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August 25, 2008



It has always seemed to me that multiple deals between the American military and local Awakenings not working with one another rather increased the relative power of the central government. The alternative posed by some observers, of the central Shiite-dominated government letting bygones be bygones and letting Sunni Arab insurgents who had fought the government through mass-casualty attacks on Shiites take over effective control of large areas of Iraq, just never seemed very realistic to me -- not because it wasn't a fine idea in the abstract, but rather because it assumed Shiite opinion with respect to former insurgents is more flexible than is probably the case.

Now, I'll admit Maliki is no George Washington. He doesn't seem to me to have advanced very far beyond the views of his major constituency. But I'm not persuaded of the apparent view held by some observers, that he is hostile to integrating the Awakenings primarily because he -- individually, or in common with his close associates -- is just being sectarian and unreasonable. I don't think that's a realistic way to approach Iraqi politics right now.

This is our problem because our army is there and for no other reason. Without the American army in the middle, Maliki probably proceeds with his test of strength against Sunni Arab militias unwilling to submit to his government's authority, and what happens happens. It would be better for Iraq if this did not happen, but the United States can't afford to keep the lid on this kettle forever. I fear we're just kidding ourselves that efforts to mediate between a majority deeply motivated by past grievances and a formerly dominant minority that does not even acknowledge them is a road that leads anywhere.


Which side does the U.S. support? The Awakenings movement which it has built and cultivated, or the Iraqi government which it has built and cultivated?

Oh come on. What has the US been doing recently, apart from assisting the Iraqi government in dismantling the Sadrist-dominated local councils and inserting its own people? The US is behind the government, with open or closed eyes. That is: imperialists or tools of an autocracy. And the US will be over the horizon for a while still, lending air support to the heroic attempts of the PTBs to consolidate their control of the political process. Provided they can keep the peace among themselves, of course, witness Diyala.


What if that battle is joined, but the "former Awakenings" ("the once and future insurgency?") choose not to turn those guns against their American "friends" but concentrate exclusively on the Iraqi government.

Precisely what the US wants. Good to see you like to repeat US embassy propaganda.


Alex -

I'm really confused - you think that the U.S. really wants the Awakenings to go to battle with the Iraqi government? Why? Don't quite get it, but curious what you have in mind.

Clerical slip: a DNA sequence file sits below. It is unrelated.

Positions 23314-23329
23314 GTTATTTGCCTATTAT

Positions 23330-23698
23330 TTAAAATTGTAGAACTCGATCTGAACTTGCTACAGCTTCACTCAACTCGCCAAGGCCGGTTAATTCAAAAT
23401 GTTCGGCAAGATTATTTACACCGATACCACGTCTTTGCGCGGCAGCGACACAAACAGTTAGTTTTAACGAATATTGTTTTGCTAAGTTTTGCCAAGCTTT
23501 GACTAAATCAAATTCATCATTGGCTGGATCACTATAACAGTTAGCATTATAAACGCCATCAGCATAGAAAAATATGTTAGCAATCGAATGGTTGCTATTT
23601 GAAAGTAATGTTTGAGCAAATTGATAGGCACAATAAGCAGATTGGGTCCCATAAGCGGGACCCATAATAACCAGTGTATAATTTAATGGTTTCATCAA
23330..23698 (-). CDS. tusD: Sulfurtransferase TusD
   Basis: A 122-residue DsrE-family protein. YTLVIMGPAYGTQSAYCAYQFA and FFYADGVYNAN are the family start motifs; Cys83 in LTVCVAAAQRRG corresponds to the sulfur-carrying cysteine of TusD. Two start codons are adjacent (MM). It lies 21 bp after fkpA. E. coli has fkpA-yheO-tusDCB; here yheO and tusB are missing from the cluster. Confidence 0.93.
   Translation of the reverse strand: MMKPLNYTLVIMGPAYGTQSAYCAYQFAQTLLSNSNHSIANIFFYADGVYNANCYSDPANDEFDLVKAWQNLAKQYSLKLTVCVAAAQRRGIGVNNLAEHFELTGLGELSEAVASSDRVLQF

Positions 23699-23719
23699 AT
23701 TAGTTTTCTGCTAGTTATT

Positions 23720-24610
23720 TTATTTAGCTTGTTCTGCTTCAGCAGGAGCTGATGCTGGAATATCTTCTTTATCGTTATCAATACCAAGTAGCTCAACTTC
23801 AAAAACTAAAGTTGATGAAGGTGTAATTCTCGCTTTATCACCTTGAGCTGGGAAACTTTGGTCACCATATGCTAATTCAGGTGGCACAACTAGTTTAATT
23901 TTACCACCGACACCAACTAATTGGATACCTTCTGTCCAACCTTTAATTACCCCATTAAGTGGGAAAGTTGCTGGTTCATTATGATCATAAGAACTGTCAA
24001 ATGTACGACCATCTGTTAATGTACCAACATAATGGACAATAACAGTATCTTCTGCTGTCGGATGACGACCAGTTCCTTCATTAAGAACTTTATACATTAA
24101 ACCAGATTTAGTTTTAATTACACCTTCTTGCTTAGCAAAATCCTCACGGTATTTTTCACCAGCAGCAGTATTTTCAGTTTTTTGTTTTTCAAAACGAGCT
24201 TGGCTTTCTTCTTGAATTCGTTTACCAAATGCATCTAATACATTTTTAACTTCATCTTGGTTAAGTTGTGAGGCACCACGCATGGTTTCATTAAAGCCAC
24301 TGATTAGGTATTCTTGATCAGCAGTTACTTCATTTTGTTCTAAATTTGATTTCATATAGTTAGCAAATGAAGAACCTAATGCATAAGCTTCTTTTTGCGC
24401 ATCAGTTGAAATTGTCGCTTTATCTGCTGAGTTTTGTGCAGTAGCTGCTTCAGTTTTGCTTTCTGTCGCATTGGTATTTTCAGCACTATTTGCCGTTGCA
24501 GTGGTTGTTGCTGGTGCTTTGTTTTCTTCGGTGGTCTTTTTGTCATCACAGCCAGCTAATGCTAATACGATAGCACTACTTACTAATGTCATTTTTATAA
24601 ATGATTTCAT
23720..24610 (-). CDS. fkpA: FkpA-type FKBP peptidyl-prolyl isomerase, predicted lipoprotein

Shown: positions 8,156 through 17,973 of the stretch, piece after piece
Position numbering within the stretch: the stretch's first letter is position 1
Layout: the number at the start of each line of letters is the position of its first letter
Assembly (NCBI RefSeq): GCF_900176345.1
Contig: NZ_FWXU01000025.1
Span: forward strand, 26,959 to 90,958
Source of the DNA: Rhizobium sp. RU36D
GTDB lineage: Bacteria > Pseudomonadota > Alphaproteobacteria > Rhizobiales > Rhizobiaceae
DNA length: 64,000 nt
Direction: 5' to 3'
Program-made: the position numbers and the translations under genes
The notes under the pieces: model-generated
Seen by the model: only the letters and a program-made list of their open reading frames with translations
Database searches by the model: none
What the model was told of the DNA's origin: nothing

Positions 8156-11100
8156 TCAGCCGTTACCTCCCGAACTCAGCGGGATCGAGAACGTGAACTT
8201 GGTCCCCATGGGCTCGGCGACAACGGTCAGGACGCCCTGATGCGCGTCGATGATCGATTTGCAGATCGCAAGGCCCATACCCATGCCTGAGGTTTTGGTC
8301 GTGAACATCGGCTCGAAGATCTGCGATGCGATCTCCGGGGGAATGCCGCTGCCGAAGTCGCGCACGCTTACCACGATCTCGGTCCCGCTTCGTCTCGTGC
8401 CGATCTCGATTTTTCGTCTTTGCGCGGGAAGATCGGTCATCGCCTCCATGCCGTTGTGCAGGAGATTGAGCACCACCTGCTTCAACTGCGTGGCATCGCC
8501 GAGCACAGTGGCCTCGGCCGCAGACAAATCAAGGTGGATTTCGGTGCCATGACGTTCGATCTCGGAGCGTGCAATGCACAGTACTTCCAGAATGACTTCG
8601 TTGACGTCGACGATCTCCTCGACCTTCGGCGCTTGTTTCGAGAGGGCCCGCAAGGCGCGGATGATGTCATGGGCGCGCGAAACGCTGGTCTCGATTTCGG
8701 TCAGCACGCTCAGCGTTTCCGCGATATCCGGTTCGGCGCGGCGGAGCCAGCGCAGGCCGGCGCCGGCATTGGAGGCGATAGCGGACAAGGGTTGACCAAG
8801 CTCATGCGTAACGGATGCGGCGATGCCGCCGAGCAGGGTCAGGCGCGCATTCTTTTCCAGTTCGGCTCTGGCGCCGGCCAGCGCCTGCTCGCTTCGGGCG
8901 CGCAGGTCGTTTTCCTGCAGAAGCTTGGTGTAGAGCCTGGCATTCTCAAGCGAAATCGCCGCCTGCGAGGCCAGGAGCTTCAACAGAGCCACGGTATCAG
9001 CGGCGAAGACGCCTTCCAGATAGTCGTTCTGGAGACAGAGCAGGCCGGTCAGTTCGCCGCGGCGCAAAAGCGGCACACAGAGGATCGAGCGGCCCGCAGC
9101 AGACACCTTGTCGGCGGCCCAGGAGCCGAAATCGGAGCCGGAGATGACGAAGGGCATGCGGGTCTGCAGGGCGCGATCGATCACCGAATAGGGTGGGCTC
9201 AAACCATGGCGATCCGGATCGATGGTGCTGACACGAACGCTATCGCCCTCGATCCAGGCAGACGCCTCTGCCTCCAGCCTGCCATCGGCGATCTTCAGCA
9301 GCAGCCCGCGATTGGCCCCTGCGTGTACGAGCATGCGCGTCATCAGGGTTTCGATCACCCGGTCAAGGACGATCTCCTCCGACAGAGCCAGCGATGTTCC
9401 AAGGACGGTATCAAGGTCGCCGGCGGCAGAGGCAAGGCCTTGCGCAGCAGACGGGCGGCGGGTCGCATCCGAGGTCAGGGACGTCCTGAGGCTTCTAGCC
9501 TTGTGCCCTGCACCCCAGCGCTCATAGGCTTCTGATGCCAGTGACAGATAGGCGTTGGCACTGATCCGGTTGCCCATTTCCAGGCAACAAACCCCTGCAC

Well, I think the US wants to create a wider split between the Sunnis and the Shi'a, not necessarily to go to war, but for the Sunnis to be angry with Maliki. The reason is obvious. The issue of the SOFA has been absolutely central in US thinking, for good reason (though its importance has been concealed). Any split that can be created which might force Maliki to sign on conditions more favourable to the US is bound to be pursued. In fact, as we now know, Maliki was not playing chicken, as your US diplomat friend thought, but wouldn't have signed on anything less than something like the 2011 final date now proposed (if indeed he is ready to sign on even that). So, in fact such a US manoeuvre wouldn't have worked, but given the mentality of US officials thinking that really Maliki was playing chicken, creating a Sunni-Shia split is a move in the game.

There was also the secondary issue of making the Iraqis look still stupid, divided and fractious, in case anything unpleasant had to be done in order to resolve the problem of the SOFA.


I am more of the persuasion that the US leadership was and is acting incredibly shortsighted, without any clue as to where this thing is going - much like they went in. So naturally they have put the crushing weight of the US Army behind the factions more amenable to a US presence - they couldn't just leave, that would be admitting defeat - and because the short-term concern was getting shot at, and the detrimental effect on the US Army and the Bush administration's popularity back home this had. I don't think Iraq in any way will play out to the advantage of any American long-term, save producers of military hardware. Not even oil producers.

So they will back the IA against the Awakenings, if only to save face for the Iraqi gov - just like in Basra and Sadr City. The US Army is dedicated to upholding the Potemkin village of Iraqi peace and sovereignty, and they can't have the IA failing.

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